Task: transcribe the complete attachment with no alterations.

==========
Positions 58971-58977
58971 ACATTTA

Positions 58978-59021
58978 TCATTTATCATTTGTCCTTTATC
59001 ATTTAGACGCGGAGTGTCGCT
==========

Positions 58971-58977
58971 ACATTTA

Positions 58978-59021
58978 TCATTTATCATTTGTCCTTTATC
59001 ATTTAGACGCGGAGTGTCGCT